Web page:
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My in-law is super liberal. Probably voted for Biden, even though she think he’s a looser, out of spite to cancel my vote for DJT. She is also a huge feminists( classic but LFBTQR... type of Karen). We got into the electoral college thing. I simply asked her if she was ok with her daughters having their careers limited or eliminated because 51% of the population thought they needed more stay at home mothers. Or if minorities really needed to ride in the front seats. Or if... eventually it dawned on her that democracy is nothing more than mob rule and today it may be her kind that are in charge, but tomorrow it may not be.


We don’t live in a democracy by design. If we lived in a democracy, we would have had a few more civil wars by now or most likely be very similar to Venezuela.


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I am one of the unfortunates that had his daughter attend a liberal college , meet and marry a very liberal man from a very liberal family. We all know where we stand with one another after all these years so politics seldom comes up in mixed company . Once in a while one of them let's something leftist slip out and I bat it back across the net and we move on to other subjects. Has worked for 15 years, hope we can continue our civil arrangement.
 

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My in-laws vote Democrat for the sole reason that their parents did and they’re grandparents did. They have no idea what each party stands for in regards to policy, agenda and ideas. I throw little comments here and there. They are incapable of understanding.
I've had this conversation more than several times over the past few months, it's a generational thing. Let's vote like pawpaw did, the heck with policies and liberal stupidity, my parents and grandparents CAN'T be wrong!
 

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My wife's sister and husband, just in the last few years, got on board with the republican
side. They are now all aboard the Trump train and joined us at the recent rally in Tucson.
 

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With the EC the focus is primarily on states that can provide the most electors, and then the swing states. But to win the EV of most states you still need to win the popular vote of that state, and to do so usually requires support from the more densely populated areas. And while it's not always possible to counter the urban vote with rural votes, sometimes there is enough dissent within urban communities to tip the scales in a statewide election.

The argument that cities and densely populated coastal states will overwhelm the votes from the rest of the country is a valid one, since collectively these areas overwhelmingly choose one party. In a popular vote situation you may see the opposition candidate actually campaigning in those areas. You may also see some moderation of extreme positions to gain support. Old habits and attitudes die hard, however, and winning over voters is a daunting task. Eliminating the EC would change the way candidates campaign though, and that could shift some votes one way or the other, but I'm not sure it would be enough to swing a national election.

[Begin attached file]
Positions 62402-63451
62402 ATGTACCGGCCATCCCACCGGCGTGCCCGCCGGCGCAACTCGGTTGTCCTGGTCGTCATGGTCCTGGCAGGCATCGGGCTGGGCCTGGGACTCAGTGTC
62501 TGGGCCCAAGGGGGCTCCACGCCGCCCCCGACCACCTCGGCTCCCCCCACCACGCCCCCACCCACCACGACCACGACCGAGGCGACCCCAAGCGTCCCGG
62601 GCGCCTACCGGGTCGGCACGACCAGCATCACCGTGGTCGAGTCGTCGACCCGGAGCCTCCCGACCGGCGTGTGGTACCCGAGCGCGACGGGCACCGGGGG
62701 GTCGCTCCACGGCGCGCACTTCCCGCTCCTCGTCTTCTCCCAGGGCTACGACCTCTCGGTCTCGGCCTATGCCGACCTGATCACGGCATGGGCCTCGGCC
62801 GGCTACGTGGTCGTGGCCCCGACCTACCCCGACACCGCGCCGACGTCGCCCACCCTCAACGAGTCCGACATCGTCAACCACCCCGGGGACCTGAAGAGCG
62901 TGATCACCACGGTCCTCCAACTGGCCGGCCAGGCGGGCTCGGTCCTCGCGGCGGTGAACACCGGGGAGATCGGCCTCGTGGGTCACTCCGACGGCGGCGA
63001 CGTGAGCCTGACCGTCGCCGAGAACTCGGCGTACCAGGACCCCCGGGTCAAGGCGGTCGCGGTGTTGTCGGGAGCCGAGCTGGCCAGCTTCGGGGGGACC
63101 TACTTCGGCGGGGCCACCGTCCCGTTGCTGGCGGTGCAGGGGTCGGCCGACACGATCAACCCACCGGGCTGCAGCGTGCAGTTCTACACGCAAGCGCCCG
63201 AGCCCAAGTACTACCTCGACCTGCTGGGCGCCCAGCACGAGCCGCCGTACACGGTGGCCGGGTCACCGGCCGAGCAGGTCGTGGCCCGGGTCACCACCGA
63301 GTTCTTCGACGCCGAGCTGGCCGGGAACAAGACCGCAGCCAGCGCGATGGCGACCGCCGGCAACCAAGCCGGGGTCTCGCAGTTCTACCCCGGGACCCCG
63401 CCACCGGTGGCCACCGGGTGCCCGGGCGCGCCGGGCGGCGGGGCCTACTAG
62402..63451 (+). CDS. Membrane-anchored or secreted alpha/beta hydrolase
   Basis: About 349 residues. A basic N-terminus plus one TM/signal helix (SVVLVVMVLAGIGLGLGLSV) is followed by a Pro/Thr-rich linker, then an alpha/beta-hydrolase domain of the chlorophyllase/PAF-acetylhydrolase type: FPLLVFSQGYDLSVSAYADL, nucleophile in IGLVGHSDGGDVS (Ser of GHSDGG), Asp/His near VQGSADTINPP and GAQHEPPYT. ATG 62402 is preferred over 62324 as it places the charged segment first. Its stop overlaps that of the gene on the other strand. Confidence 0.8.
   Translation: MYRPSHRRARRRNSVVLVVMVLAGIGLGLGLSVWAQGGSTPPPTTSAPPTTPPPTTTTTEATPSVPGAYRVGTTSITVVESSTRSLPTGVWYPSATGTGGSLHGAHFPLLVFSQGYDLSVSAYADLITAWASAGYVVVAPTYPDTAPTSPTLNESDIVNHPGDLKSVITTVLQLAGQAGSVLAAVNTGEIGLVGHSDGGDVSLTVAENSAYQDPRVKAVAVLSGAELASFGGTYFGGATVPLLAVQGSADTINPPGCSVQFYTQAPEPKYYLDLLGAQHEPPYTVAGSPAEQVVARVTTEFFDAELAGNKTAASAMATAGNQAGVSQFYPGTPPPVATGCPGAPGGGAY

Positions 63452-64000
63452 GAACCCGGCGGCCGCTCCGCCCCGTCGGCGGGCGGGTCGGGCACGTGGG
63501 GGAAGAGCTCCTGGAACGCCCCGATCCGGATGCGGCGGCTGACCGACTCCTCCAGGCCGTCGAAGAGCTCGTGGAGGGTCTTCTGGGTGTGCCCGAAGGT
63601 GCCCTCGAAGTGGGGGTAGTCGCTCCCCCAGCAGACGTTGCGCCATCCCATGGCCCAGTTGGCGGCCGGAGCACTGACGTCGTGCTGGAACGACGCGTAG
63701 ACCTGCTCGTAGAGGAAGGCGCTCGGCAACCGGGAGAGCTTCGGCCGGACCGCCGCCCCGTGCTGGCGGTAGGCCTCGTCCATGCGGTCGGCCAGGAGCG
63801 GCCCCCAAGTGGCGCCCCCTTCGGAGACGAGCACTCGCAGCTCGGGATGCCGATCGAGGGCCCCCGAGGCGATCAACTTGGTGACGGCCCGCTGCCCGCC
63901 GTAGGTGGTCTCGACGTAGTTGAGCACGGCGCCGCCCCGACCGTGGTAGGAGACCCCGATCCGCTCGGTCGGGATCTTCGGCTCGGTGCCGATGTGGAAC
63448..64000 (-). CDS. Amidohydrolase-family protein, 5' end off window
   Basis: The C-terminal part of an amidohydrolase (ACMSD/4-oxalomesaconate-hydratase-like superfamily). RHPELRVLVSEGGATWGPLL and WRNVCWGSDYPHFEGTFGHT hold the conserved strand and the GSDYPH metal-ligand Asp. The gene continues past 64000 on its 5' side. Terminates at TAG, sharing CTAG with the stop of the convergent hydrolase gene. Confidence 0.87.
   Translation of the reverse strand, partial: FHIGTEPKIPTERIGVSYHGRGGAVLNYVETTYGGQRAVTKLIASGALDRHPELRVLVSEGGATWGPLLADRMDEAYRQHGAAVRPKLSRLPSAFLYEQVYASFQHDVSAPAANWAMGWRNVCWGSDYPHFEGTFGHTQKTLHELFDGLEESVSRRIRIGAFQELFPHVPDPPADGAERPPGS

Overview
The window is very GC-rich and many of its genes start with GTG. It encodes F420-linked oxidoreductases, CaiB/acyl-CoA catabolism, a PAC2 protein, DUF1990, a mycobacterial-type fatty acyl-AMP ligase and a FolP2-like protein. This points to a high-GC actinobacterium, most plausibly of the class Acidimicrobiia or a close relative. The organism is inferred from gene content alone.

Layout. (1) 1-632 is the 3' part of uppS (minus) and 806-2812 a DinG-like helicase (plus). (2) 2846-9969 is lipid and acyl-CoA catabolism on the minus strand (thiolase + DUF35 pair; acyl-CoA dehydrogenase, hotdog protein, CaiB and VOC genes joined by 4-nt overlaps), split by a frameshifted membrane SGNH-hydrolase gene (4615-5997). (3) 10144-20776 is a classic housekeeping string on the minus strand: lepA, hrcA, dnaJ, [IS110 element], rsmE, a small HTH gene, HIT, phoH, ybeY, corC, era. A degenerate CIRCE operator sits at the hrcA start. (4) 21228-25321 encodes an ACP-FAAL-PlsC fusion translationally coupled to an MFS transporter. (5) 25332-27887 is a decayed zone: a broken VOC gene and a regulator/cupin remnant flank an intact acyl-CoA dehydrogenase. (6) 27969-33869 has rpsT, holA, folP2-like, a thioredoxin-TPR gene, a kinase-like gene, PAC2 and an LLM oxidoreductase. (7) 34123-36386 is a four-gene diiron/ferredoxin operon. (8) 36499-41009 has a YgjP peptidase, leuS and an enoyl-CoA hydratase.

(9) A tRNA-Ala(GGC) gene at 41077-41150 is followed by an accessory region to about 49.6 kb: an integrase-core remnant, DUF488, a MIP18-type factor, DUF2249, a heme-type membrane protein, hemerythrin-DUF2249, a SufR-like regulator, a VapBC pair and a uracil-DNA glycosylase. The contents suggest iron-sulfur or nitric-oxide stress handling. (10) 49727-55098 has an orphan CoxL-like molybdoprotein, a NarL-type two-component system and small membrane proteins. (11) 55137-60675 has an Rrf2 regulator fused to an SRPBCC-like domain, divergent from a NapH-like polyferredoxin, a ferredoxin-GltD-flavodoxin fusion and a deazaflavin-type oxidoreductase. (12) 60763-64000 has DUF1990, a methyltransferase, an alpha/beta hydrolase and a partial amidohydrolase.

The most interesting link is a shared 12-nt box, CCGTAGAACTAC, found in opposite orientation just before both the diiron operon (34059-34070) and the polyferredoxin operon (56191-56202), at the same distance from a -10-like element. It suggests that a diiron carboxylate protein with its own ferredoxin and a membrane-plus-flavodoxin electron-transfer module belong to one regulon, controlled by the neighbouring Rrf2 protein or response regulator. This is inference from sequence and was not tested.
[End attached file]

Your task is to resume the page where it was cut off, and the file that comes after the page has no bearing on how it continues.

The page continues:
Elections often hinge upon personality and promises, not substance or results, so whomever says what people want to hear and looks the best saying it on TV will likely win a popular vote every time.
 

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I never had that trouble with my Father in law. Other than helping elect Bill Clinton by voting for Ross Perot, He was a good conservative.
His son, Wayne Jr and his children are another story and would argue liberal politics until blue in the face. Then inspired me to create this sign and place it in the entryway.
No Politics.jpg
The sign, and my daughter informing them all that I had had enough of this crap, transformed our family events into a much more civil and enjoyable time for all.

In any other environment, I encourage such discussions, even though they never change the minds of hard headed people of either party, but at least in public, I can just get up and walk away
 

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Discussion Starter #32
I never had that trouble with my Father in law. Other than helping elect Bill Clinton by voting for Ross Perot, He was a good conservative.
His son, Wayne Jr and his children are another story and would argue liberal politics until blue in the face. Then inspired me to create this sign and place it in the entryway.
View attachment 856842
The sign, and my daughter informing them all that I had had enough of this crap, transformed our family events into a much more civil and enjoyable time for all.

In any other environment, I encourage such discussions, even though they never change the minds of hard headed people of either party, but at least in public, I can just get up and walk away